Explained | What is Indian Independence Act?

Explained | What is Indian Independence Act?

The enactment of the Act officially ended the British rule in India

India celebrates its 74th year of Independence. Credit: iStock Photo

Based on the Mountbatten Plan, the Independence Act of India partitioned British India into two new independent dominions of India and Pakistan.

As India celebrates its 74th year of Independence, we take a look at why this Act was adopted and some of its salient features.

In February 1947, when the then British Prime Minister declared that the British rule in India would end by June 30, 1948, the Muslim League agitated demanding a partition.
Following this, on June 3, 1947, the Viceroy of India, Lord Mountbatten, put forth the partition plan, widely known as the Mountbatten Plan.

After the proposed plan was accepted by both the Congress and the Muslim League, the British Parliament passed the Independence Act of India, 1947, thereby, dividing the nation into two parts.

What are the salient features of the Independence Act of India, 1947?

The enactment of the Act officially ended the British rule in India and the nation was declared as an independent and sovereign state from August 15, 1947. Under the Act, two independent dominions of India and Pakistan came into being, freeing the British government of any responsibility with respect to the governments of the two nations. The dominions were also given the right to secede from the British Commonwealth.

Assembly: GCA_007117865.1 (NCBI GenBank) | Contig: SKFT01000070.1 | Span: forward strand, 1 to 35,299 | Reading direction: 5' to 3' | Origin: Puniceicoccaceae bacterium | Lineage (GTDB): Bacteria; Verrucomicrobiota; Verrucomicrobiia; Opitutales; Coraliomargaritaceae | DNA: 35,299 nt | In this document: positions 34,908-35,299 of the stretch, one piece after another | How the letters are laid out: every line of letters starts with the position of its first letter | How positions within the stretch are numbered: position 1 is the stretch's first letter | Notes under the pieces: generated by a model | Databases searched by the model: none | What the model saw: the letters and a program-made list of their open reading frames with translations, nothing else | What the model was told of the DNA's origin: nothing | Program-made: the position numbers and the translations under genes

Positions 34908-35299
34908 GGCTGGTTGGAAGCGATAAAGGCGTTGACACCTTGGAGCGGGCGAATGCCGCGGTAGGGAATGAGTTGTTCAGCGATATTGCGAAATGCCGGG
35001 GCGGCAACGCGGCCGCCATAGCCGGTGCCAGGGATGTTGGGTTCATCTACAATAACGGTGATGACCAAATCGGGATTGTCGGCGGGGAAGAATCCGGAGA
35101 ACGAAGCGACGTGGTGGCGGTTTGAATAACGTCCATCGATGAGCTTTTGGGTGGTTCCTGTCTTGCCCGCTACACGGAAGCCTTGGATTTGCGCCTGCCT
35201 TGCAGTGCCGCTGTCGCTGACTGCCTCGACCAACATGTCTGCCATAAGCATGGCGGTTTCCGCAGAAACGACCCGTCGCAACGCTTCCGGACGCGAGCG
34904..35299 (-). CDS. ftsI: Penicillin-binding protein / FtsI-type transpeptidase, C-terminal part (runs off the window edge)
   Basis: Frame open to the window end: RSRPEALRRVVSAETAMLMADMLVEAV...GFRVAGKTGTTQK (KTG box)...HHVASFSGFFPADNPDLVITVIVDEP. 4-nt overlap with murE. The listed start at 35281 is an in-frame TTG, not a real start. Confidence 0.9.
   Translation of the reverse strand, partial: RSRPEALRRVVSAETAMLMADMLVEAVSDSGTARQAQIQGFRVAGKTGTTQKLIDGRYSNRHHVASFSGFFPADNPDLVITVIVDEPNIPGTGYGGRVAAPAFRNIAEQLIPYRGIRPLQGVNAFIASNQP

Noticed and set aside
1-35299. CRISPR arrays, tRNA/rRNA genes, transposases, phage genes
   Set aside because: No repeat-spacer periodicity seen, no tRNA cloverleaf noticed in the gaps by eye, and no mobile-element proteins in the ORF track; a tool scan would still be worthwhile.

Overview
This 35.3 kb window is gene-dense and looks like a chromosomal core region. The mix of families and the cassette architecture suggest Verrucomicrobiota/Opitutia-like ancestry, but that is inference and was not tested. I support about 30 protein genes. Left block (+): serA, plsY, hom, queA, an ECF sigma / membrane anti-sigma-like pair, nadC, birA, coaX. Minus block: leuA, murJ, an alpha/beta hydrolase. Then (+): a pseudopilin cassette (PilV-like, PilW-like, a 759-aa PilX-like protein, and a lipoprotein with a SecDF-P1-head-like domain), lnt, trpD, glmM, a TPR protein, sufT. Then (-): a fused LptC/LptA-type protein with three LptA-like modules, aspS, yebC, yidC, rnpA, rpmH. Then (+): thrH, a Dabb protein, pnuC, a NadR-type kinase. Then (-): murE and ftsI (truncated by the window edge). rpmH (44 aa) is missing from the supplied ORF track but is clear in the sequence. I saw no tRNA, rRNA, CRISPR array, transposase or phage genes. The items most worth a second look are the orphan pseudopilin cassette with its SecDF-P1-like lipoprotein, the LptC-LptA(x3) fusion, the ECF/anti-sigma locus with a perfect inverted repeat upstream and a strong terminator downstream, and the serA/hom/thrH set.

The Act abolished the Office of Viceroy as well as the Office of the Secretary of State. However, the British King, on the advice of the dominion cabinet, appointed a governor-general for each dominion as the constitutional (nominal) heads of the states. The title of Emperor of India was also dropped from the royal titles of the King of England.

The Constituent Assembly of India was formed in 1946. The Act allowed the Assemblies of both India and Pakistan to frame and adopt laws for their territories and to repeal any Act passed by the British Parliament, including the Independence Act itself. Therefore, no law that was passed by the British government after August 15, 1947, would extend to either of the dominions unless individually passed in the respective Assemblies.

The Indian princely states were freed of the ‘British paramountcy’ under the Act, giving them the right to either join Pakistan or India or to remain independent. Treaty relations with tribal areas also lapsed under the Act.

Till new constitutions were framed, the Act provided for the governance of the new dominions and provinces by the Government of India Act, 1935. However, the dominions held the authority to make any changes in the Act.

The appointment to civil services and reservation of posts by the Secretary of State for India was also discontinued.